Photographic accessories – UK Digitala http://ukdigitala.com/ Tue, 21 Sep 2021 17:07:47 +0000 en-US hourly 1 https://wordpress.org/?v=5.8 https://ukdigitala.com/wp-content/uploads/2021/06/icon-2021-06-29T121704.452-150x150.png Photographic accessories – UK Digitala http://ukdigitala.com/ 32 32 London, fashion and the importance of being … Something https://ukdigitala.com/london-fashion-and-the-importance-of-being-something/ https://ukdigitala.com/london-fashion-and-the-importance-of-being-something/#respond Tue, 21 Sep 2021 14:32:16 +0000 https://ukdigitala.com/london-fashion-and-the-importance-of-being-something/ LONDON – At first glance it looked like it was back to business at London Fashion Week. On Friday, a sprawling industrial show space was filled with PR types and security guards in helmets, lighted floor-to-ceiling screens showing social content (the venue was sponsored by TikTok), and tight rows of fashion sequins. Many were celebrating […]]]>

LONDON – At first glance it looked like it was back to business at London Fashion Week. On Friday, a sprawling industrial show space was filled with PR types and security guards in helmets, lighted floor-to-ceiling screens showing social content (the venue was sponsored by TikTok), and tight rows of fashion sequins.

Many were celebrating Nensi Dojaka, the barely there, Albanian-born London designer of little black dresses, who became the latest LVMH award winner earlier this month.

It was her first solo show and the buzz was palpable, with a sense of cautious optimism emanating from the local crowd and largely unmasked after 18 long and difficult months. After all, everyone loves the rise of bright new talent. Especially when the fashion industry still feels muted and unmoored.

As with the New York collections, there was no real international audience. The result of travel restrictions, sure, but probably also the absence of big brands like Burberry, Christopher Kane and JW Anderson from the live programming. That’s not to say that those who stayed weren’t determined to put on a show, even if it’s on their own terms.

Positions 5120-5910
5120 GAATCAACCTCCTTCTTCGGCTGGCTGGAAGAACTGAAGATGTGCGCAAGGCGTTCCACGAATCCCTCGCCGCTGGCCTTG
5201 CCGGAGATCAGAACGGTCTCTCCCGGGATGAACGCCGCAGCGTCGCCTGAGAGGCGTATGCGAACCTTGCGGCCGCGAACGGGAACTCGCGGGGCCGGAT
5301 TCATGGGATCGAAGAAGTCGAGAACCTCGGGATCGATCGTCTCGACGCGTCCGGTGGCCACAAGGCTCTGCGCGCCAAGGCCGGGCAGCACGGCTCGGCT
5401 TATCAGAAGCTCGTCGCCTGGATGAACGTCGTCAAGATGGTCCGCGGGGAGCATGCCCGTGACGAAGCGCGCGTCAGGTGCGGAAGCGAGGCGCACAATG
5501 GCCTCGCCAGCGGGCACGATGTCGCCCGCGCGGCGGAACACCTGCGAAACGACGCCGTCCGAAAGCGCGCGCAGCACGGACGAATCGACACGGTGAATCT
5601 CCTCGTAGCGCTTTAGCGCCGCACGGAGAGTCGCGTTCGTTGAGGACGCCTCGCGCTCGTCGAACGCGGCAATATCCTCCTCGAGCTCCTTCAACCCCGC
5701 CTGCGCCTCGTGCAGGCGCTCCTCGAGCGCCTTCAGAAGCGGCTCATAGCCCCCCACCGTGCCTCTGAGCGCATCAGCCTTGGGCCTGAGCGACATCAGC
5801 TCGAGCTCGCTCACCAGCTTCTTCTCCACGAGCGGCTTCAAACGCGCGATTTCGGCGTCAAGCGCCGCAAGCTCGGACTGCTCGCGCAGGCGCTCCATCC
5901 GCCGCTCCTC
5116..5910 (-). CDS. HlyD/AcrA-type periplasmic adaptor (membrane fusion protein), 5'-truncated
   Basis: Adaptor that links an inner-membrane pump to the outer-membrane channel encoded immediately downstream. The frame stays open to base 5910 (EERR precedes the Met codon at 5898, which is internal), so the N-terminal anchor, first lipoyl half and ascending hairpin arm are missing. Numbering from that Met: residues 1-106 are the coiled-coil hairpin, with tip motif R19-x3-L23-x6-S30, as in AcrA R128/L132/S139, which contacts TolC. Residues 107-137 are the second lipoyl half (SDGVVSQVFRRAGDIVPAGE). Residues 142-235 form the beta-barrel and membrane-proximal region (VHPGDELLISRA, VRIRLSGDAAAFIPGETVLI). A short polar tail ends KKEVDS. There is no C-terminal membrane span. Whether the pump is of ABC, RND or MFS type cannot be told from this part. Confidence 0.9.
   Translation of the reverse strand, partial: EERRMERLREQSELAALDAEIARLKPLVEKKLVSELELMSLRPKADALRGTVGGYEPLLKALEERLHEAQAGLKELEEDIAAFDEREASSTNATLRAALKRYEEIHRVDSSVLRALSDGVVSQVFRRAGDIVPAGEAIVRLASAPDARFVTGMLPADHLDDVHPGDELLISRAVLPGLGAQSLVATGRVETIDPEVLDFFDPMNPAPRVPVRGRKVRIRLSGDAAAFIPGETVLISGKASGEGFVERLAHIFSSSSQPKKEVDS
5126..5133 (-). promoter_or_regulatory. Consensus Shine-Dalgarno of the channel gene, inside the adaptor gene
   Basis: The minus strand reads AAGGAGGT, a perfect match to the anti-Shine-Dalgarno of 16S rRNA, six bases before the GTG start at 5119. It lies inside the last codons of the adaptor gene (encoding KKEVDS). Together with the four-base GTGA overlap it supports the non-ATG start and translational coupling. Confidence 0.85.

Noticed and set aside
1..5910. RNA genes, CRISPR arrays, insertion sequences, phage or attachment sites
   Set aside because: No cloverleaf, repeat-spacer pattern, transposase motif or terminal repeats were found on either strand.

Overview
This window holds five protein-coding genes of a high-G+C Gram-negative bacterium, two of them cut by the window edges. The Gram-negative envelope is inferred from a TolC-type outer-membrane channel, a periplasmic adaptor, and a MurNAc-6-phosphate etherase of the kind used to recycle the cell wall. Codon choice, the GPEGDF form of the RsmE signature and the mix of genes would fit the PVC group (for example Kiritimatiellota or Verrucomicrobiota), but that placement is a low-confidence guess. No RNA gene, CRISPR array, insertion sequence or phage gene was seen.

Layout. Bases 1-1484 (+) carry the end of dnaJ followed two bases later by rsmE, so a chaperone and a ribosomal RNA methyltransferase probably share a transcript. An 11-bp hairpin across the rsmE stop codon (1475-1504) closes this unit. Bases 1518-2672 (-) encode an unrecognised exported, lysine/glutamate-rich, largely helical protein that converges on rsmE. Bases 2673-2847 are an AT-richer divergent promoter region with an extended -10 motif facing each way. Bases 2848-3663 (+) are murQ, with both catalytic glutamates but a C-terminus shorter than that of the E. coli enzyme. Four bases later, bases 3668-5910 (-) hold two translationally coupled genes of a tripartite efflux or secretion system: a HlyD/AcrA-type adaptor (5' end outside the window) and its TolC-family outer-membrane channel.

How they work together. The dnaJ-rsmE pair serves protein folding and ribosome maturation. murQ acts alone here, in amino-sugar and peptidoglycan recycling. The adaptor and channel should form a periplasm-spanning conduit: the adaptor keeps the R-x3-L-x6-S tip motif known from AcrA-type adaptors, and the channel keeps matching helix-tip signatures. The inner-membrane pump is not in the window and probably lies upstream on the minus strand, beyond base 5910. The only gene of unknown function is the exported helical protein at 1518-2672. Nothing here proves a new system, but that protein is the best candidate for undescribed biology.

At the Serpentine Gallery in Hyde Park, Roksanda Ilincic presented a “Women in Motion” dance recital with performers in swollen and decidedly feminine volumes in coral, chrysanthemum, peridot and merlot plunging and rotating to capture “the kinetic dynamism of change. According to the show notes. Osman Yousefzada, known for his statuesque height and recent social activism, showcased looks in a alternative silk fabric made from wood pulp from sustainable sources. And Rejina Pyo opened her show on Sunday with the athletes of the British Olympic team diving from the diving board at the London Aquatics Center.

“I have the impression that the mood around us right now is linked to a desire for freedom, and the place where I feel freest is in the water,” said Ms. Pyo, pregnant with eight months of her second child. The models took turns around the pool in her see-through shirts, swimwear and sheer mesh dresses with photographic prints and a dazzling color palette of greens, ochres and pinks.

Motherhood, new life and beginnings emerged as a theme. Molly Goddard, on maternity leave following the birth of her son, presented a more accessible take on her vision for the oversized brand. She stepped up wardrobe basics like wide-leg denim and neon-hued Aran-style knits, offered more men’s looks as well as shrunken versions of some of her giant smocked dresses, inspired by the smaller proportions of children’s clothing.

Next, Simone Rocha, who had a daughter in May, offered meditations on mother-daughter relationships amid the dark cloisters of St. Bartholomew the Great, a medieval church in the alleys of one of the oldest neighborhoods. from London. She revisited design signatures like her layered white Holy Communion dresses, pearly embellishments and vinyl biker jackets and platform boots. From rhinestone encrusted nods to nursing bras, ribbon christening shawls, coats and button-down nightgowns in prints inspired by vintage pastel sheets were also woven.

“I couldn’t help but put myself to work and be influenced by the experience,” Ms Rocha said after her show (notably the only one of the London season where mask-wearing was encouraged at the gates. ), which moved some in the audience to tears. “There have been a lot of sleepless nights. It was exhausting. But ultimately I felt so privileged to be back and to show in person and share my latest ideas. “

How, then, to nurture and encourage the next generation of designers? Names like Ms. Dojaka, whose confident and sexy designs perfectly sum up the desire many young women have to show off their bodies after months at home. Or Supriya Lele, finalist for the LVMH prize, who plays with the concepts of disclosure and concealment through asymmetrical shapes and bare skin.

British accessories house Mulberry decided to celebrate its 50th anniversary by asking members of the New Guard to reinvent some basic handbag styles while giving them the freedom to develop new ideas. After working with Priya Ahluwalia and Nicholas Daley, the brand’s current collaboration was with Richard Malone, who draped a jewel-toned exploration of Irish artisan heritage over models that roamed Renaissance treasure galleries at Victoria and Albert. Museum.